Friday, 14 July 2006 - 2:05 PM

The Creeping Disaster of Land Degradation in Africa.

Paul L.G. Vlek and Lulseged T. Desta. Center for Development Research, Walter-Flex-Str. 3, Bonn, Germany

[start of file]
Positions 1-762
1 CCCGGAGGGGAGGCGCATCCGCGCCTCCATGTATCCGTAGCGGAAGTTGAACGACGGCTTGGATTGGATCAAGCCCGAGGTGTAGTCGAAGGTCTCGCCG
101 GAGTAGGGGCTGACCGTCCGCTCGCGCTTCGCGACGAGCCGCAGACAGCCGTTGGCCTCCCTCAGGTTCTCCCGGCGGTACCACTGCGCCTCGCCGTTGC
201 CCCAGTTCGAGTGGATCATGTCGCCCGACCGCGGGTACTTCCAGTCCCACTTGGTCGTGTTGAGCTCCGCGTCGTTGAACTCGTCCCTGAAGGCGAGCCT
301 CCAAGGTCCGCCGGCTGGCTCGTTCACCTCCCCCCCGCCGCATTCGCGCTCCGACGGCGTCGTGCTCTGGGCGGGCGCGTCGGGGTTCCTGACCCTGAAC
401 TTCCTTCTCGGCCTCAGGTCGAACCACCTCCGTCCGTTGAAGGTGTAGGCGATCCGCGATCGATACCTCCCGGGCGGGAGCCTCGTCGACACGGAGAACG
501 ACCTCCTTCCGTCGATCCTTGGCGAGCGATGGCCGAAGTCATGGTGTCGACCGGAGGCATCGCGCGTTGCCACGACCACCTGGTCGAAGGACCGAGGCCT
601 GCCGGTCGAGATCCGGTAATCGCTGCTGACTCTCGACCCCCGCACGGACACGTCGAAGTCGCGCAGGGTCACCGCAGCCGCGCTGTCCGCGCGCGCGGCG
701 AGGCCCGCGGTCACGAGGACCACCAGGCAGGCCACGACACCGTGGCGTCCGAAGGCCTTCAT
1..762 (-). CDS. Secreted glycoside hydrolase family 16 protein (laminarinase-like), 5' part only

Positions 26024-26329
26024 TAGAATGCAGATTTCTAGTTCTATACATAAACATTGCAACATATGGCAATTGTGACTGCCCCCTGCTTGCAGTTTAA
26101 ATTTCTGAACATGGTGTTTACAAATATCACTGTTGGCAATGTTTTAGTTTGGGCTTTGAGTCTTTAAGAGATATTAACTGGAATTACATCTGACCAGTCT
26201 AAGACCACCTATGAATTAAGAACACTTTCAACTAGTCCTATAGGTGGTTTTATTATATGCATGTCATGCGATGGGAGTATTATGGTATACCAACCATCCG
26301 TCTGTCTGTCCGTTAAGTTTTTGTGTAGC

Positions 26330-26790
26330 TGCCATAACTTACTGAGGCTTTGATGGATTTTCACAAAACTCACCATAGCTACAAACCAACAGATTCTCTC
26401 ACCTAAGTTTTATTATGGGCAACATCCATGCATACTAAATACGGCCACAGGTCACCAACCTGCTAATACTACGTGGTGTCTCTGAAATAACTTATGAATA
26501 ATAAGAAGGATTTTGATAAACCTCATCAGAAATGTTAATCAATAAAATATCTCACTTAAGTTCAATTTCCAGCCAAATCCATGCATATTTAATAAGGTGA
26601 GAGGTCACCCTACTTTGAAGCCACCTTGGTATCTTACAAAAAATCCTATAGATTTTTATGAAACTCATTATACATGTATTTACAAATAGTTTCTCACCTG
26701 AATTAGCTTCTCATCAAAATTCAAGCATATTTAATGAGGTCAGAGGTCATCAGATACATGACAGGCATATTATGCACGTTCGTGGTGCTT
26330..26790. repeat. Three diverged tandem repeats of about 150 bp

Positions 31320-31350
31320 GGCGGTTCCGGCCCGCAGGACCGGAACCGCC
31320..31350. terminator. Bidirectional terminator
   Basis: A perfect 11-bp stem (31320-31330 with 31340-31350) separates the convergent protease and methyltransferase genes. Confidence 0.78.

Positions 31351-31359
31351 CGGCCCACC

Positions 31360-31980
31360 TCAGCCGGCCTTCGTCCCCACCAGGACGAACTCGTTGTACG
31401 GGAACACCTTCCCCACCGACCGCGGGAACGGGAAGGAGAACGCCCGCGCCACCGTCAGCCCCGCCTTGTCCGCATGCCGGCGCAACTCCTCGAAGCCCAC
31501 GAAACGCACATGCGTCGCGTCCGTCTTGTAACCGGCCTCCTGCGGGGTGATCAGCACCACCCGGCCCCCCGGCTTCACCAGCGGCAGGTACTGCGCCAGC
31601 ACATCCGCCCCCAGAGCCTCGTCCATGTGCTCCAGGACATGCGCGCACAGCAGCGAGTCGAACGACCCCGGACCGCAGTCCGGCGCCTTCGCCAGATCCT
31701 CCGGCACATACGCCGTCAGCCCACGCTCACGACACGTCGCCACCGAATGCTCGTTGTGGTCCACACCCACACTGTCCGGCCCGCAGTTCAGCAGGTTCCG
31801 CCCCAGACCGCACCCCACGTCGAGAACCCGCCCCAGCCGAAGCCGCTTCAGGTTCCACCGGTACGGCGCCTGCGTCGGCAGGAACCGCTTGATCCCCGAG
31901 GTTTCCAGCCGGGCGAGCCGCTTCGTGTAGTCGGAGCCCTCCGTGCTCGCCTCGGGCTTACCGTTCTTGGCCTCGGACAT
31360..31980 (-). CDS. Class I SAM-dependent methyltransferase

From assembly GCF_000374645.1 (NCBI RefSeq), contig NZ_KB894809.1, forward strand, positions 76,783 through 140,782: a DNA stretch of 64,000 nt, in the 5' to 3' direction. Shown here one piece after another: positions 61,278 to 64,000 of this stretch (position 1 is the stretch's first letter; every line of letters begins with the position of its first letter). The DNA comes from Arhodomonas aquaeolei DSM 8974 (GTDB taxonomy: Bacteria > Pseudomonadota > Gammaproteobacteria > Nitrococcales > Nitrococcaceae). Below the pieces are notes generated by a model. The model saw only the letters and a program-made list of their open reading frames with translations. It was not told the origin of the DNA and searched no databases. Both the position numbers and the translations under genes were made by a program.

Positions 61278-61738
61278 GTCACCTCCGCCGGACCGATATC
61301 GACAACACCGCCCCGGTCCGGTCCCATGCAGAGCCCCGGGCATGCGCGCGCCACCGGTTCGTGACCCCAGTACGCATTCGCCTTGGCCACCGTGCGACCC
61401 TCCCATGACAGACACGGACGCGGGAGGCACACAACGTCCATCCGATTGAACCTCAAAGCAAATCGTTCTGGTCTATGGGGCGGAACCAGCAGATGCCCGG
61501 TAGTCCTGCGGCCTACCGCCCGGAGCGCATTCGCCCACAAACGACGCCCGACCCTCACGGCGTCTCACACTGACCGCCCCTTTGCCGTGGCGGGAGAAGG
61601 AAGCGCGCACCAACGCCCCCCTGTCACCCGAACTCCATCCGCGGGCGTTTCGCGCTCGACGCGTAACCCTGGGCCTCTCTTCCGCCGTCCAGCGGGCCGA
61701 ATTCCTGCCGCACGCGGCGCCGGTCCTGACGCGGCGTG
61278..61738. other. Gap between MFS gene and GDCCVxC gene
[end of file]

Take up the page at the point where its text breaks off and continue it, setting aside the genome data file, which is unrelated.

Land is defined as the ensemble of soil, its constituent biotic components in and on it, and its landscape and climatic attributes. Land degradation is mainly due to the interaction of the land with its users and should thus be considered a social problem that can be avoided. If recognized too late the process may lead to disasters and human insecurity. In the humid tropics, for example, conditions differ quite markedly from those in the arid subtropics; just as conditions in the rainfed uplands differ from those in the irrigated river valleys. Hence each case of land degradation must be considered and treated individually with consideration of the site-specific factors and processes at play. Our ancestors seem to have continuously affected their environment in ways that tend to destabilize natural ecosystems such as burning, clearing, domestication and cultivation. Once established, agriculture became the chief agent of environmental transformation. Its deleterious effect on land depends on the intensity (mode and duration) of tillage and other forms of mechanical disturbance (including traffic and compaction, irrigation, etc.), as well as the pattern and intensity of cropping, and the consequent net export of nutrients from the field. Cultivation and the subsequent removal of the crop tend to deplete the organic-matter and the nutrient reserves of the soil by speeding up the rate of decomposition; reducing replenishment through plant and animal residues, and causing topsoil erosion. Resulting rates of nutrient depletion in Africa range from a moderate (30 to 60 kg of nitrogen, phosphorus and potassium per hectare, per year in the humid forests and wetlands in southern and Central Africa) to high (more than 60 kg in the East-African Highlands and West African Savannas). Moreover, the moment a farmer arbitrarily separates a tract of land from the adjoining area, for the purpose of cultivation, he is in effect declaring war on the native species. The local flora and fauna are then treated as weeds, or pests to be eradicated by all possible means. As long as agriculture was confined to small localized areas, while the greater continental area remained practically undisturbed, the African environment as a whole was not threatened. Degraded land could be abandoned and thus allowed to recover gradually, while new tracts were cleared, in succession. However, with the population growth, brought about by modern medicine and by the very success of agriculture in improving food security, the cultivated enclaves also grew, until entire extensive regions were subject to continuous grazing or cultivation. To compensate for the loss of natural fertility and to achieve ever-higher yields, farmers have utilized increasing quantities of chemical fertilizers and pesticides. In arid regions, irrigation has been introduced to overcome drought. Erosion, water logging, salinization, pollution, and the eradication of numerous species such events were the unforeseen, but are now global consequences of humanity's expansive and often injudicious management of soil and water resources. Land degradation has been taking place since the dawn of agriculture. What is new is the intensity of degradation in recent times. The soils of the world are claimed to have lost, on average, 25.3 million tons (M tons) of humus per year since agriculture began some 10,000 years ago. However over the last 300 years the average loss was 300 million tons per year; and in the past 50 years this average has reached 760 million tons. In essence, the last 50 years have been a saga of economic growth and ecological loss. It is argued that the 6 million hectare in annual loss to degradation is practically irreversible and an estimated 1860 M ha, or little more than half of the desertified area worldwide, requires rehabilitation. The cost of rehabilitation over a 20-year period was calculated to be about US$ 213 billions. If not rehabilitated, the income foregone (over a 20-year period) could equal a staggering US $ 564 billions. The cost of replacing nutrients lost from arable land in countries of sub-Saharan Africa is estimated to range from <1% to as high as 25% of the national Agricultural Gross Domestic Product. Even if corrected downward the magnitude of the problem remains evident. Land degradation is a creeping event. The cost of preventing land degradation is not high if action is taken early enough. Once it reaches a point where reclamation becomes economically prohibitive, the land must be abandoned. Late diagnosis adds to the cost of reclamation and can render land practically irrecoverable, causing sustained environmental damage. A much better monitoring and regular reporting on the state of our lands, as is done for our climate by the IPCC, would be a prudent investment.

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